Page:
ABC News reports this morning that Defense Secretary Robert Gates met with troops in Baghdad this morning, in part to discuss their concerns over a government shutdown.  After joking that the best policy is to make sure the folks with the guns get paid first, Gates then told the men and women on the front lines that they needn’t worry.  After studying the issue, Gates says they will get paid if the budget runs out tomorrow … for a week:

Speaking to a group of 200 soldiers in Baghdad, Defense Secretary Gates drew Army cheers of “Hooah” from the crowd when he eased their concerns about the government shutdown and said “first of all, let me say you will be paid.”

Gates’s comment came during a question and answer session when one of the soldiers about how the government shutdown might affect them. He then joked, “as a historian it always occurred to me the smart thing for government was always to pay the guys with guns first.”

Turning serious he explained to them how if there is a government shutdown, days the troops in the field would get half a paycheck for this pay period, but get back pay in the future.

“But in all seriousness, based on some stuff I read this morning, if the government shuts down starts on the 8th and goes for a week, you’d get a half a check.  If it goes from the 15th to the 30th, you wouldn’t get a pay check on the 30th but you would be back paid for all of it. So that’s the deal and I’m, you know, frankly, I remember when I was your age I did a lot of living from pay check to pay check and so I hope this thing doesn’t happen.”

The apparent reason for the half-pay is that the pay period would have included one week under the budget.  In other words, the answer is actually no, the troops won’t get paid during a shutdown.  They will get back pay, of course, once Congress acts to authorize spending again, but they won’t get any income until that happens.  That means many of their families will miss rent or house payments, utility bills, and so on, until a budget passes — a fine reward for serving on the front lines of the war on terror.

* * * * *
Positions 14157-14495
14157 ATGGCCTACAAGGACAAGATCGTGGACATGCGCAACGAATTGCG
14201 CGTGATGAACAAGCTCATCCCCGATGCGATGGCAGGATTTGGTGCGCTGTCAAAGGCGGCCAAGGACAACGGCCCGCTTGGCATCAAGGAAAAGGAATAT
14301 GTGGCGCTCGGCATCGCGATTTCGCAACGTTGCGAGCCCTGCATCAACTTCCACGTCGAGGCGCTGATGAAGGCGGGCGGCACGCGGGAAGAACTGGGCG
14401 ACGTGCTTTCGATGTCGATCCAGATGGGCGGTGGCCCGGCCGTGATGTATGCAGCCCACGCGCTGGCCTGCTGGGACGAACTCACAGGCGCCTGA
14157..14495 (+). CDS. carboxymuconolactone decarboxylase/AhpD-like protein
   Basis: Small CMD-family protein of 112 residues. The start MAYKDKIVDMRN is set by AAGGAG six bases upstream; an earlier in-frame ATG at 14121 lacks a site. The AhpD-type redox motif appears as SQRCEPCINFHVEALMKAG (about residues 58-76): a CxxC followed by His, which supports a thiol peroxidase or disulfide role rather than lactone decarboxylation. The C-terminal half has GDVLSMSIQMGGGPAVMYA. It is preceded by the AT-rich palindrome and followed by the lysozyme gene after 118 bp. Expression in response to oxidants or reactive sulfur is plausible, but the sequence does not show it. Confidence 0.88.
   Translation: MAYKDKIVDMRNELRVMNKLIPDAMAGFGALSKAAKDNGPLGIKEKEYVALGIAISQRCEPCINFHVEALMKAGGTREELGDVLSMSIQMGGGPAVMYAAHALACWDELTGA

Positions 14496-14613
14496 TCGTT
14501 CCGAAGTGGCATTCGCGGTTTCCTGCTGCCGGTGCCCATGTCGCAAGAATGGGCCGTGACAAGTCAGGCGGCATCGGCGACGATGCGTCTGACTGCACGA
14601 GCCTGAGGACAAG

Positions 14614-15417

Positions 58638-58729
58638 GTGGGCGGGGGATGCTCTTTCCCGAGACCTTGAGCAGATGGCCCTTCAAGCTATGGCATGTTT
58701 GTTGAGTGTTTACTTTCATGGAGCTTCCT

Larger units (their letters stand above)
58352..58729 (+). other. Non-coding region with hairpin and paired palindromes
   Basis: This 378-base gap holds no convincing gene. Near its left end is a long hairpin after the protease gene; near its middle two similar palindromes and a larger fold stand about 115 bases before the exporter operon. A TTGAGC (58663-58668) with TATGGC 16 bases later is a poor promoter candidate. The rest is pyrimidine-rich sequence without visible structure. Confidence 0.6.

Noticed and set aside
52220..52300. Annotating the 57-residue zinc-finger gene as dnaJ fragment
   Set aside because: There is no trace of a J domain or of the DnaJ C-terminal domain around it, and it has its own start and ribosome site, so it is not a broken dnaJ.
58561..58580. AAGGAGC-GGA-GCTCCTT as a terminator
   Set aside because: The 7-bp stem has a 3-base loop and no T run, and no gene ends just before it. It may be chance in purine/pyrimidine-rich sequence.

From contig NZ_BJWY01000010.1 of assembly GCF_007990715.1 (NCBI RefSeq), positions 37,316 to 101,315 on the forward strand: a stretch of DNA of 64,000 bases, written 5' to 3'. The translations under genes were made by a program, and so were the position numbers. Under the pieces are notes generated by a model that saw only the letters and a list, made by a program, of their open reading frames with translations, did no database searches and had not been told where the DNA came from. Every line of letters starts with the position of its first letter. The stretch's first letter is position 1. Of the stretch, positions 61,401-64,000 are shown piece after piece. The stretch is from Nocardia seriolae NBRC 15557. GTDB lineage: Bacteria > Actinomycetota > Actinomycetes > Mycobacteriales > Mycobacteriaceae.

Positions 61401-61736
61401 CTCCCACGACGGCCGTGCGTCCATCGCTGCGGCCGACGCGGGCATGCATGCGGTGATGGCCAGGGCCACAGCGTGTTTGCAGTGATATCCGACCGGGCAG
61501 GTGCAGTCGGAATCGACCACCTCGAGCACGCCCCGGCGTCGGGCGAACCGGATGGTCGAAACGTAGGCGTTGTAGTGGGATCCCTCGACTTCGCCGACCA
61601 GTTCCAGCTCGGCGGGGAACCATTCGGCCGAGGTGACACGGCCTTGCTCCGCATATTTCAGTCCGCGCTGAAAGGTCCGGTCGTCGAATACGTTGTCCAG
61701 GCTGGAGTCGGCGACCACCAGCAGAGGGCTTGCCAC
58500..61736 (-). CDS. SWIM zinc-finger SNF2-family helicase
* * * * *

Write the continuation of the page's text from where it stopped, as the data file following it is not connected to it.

Congress does have an option.  Republicans have proposed a one-week CR that takes the troops out of the line of fire entirely in the budget battle by fully funding the Department of Defense for the rest of FY2011.  The bill proposes funding the Pentagon with a 1.5% increase from FY2010 but a 2% decrease from Barack Obama’s funding request.  That should be easily passed by Congress even with the $12 billion reduction for one week — if Congress and the White House really believe that funding paychecks for the military is a high priority.

A new CR is not the best option, of course, but it would allow for soldiers to get paid while Washington fixes its problems.  If this doesn’t fly, then perhaps the GOP should pass a defense bill separately and demand that Harry Reid and Barack Obama sign it.  Andy McCarthy suggested such a strategy yesterday rather than attempting an omnibus plan, and the longer that Reid and Obama drag their heels on tiny reductions in federal spending, the better that strategy looks.